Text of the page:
Web3 is one of those buzzwords that you probably keep hearing and seeing all over the internet, much like NFTs and the metaverse. Generally, Web3 is used to refer to all the different blockchain-related sectors, such as NFTs, DeFi, and crypto.
To understand what Web3 is, we first need to go back to the humble beginnings of the internet with the start of Web1, and its progression to Web2.
The Past: Web 1.0
Web 1.0 refers to the era of the internet between 1994 to 2004. It is also commonly known as the “read-only” era because at the time the internet pretty much comprised of static websites owned by various companies. It was the first phase in the development of the World Wide Web.
If you weren’t around in the 90s, have a look at the most popular websites back then, such as AOL, Netscape, and other various message boards. Web design was very basic, the content was static rather than interactive, and it could not be shared. Consumers also couldn’t produce any content of their own. But that all soon changed.
The Present: Web 2.0
Web 2.0 is known as the read-write era and refers to the time from 2004 to the present. With the emergence of social media platforms like Facebook, YouTube, MySpace (who remembers that?), the landscape of the internet drastically changed from being a one way highway to an interactive world of information exchange, creating, consuming and sharing. These platforms suddenly made user-to-user interactions possible, as well as the distribution of user-generated content, and the rise of new online advertising revenue models.
As with many innovations, this came along with several drawbacks. Although users could create content and use these platforms for free, they couldn’t own this content or benefit from its monetization (such as companies data harvesting personal information and selling it to businesses for marketing purposes). Not only do users have zero control over their data, they also have to abide by the terms and conditions of these platforms, otherwise they can’t use them.
The Future: Web 3.0
As it currently stands, we’re in the Web2 era with development of Web3 infrastructure taking place and already being integrated into some of our online experiences. In a nutshell, Web 3.0 is now referred to as the read-write-own era, and is driven by the goal of giving creators ownership of their content and removing middlemen, amongst other things.
The premise of Web 3.0 was coined by Ethereum co-founder Gavin Wood after Ethereum’s launch in 2014. According to him, the web as we know it requires too much trust in a small number of private companies, and hoping that they will always have their users’ interest at heart.
That’s where blockchain technology comes in, and the core ideas of web3 which are: decentralization, native payments in crypto, permissionless use, and economic mechanisms without using third parties. In a 2021 Wired interview, Wood explained his Web3 vision: “Less trust, more truth.”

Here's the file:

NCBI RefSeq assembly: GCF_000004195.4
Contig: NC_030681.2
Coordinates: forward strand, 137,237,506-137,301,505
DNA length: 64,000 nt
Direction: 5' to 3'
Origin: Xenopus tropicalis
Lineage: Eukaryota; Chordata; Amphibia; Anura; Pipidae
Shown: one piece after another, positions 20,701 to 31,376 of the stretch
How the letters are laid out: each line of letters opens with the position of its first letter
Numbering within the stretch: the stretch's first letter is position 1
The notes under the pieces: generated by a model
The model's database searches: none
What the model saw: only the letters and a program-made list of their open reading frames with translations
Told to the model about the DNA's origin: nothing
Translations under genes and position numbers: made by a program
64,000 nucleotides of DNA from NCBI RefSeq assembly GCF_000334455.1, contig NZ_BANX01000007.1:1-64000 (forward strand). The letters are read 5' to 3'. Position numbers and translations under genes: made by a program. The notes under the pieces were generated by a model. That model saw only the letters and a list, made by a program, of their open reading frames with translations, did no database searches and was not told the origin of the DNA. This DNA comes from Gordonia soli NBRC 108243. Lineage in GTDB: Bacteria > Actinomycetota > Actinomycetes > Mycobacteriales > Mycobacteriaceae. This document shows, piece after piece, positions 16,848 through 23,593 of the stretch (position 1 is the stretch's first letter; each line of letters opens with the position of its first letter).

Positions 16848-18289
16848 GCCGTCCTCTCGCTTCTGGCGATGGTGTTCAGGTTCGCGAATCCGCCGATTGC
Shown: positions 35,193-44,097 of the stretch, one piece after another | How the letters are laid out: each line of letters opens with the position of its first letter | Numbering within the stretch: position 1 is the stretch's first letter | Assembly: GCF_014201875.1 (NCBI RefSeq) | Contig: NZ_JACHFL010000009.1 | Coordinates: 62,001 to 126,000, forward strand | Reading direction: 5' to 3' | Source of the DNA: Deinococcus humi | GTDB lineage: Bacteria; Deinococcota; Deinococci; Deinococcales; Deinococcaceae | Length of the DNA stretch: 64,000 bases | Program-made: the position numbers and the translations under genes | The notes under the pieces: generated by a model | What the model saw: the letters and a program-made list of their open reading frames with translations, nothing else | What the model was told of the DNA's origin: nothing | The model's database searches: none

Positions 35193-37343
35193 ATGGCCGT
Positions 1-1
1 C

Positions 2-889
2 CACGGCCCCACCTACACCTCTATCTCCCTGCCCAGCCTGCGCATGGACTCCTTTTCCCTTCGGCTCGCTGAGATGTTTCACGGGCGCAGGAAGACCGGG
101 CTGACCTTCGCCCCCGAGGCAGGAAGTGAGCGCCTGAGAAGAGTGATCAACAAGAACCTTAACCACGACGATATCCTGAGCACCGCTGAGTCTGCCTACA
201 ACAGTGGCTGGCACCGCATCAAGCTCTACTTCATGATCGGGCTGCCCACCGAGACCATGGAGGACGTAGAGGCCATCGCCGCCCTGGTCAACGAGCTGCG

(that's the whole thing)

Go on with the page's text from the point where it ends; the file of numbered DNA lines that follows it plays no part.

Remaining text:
We are still in the very early stages of Web3, and no one can predict how it will unfold as it is still evolving and being defined. What is for certain is that it will make substantial use of blockchain technology, decentralized applications, and AI.
It offers many benefits, such as ownership of your digital assets, censorship resistance, interoperability through a single login address across platforms. However, we’re not quite there yet, as the high-quality and reliable infrastructure required to execute this is still being built, which means that accessibility and user experience of many web3 platforms is sub-par, and we’re still reliant on centralized platforms such as Twitter, GitHub and Discord.
What are the Top Web3 Companies?
You’re probably wondering who is building the vision of Web3 and which are the most prominent companies right now. There’s thousands of innovative Web3 companies, all focused on decentralization and creating a paradigm shift in the creator and consumer economy.
Below is a list of some of the top Web3 companies in the space right now:
Web3 in a Nutshell
We’ve seen the web evolve from basic read-only content, to the centralized internet era where Big Tech companies such as Meta and Google, provide us with interactive and social web platforms but in return we exchange private data and information to use these services, to the now evolving Web3 era of a decentralized internet ecosystem and AI.
Learn more about NFTs & Web3 >> The Ultimate NFT Guide
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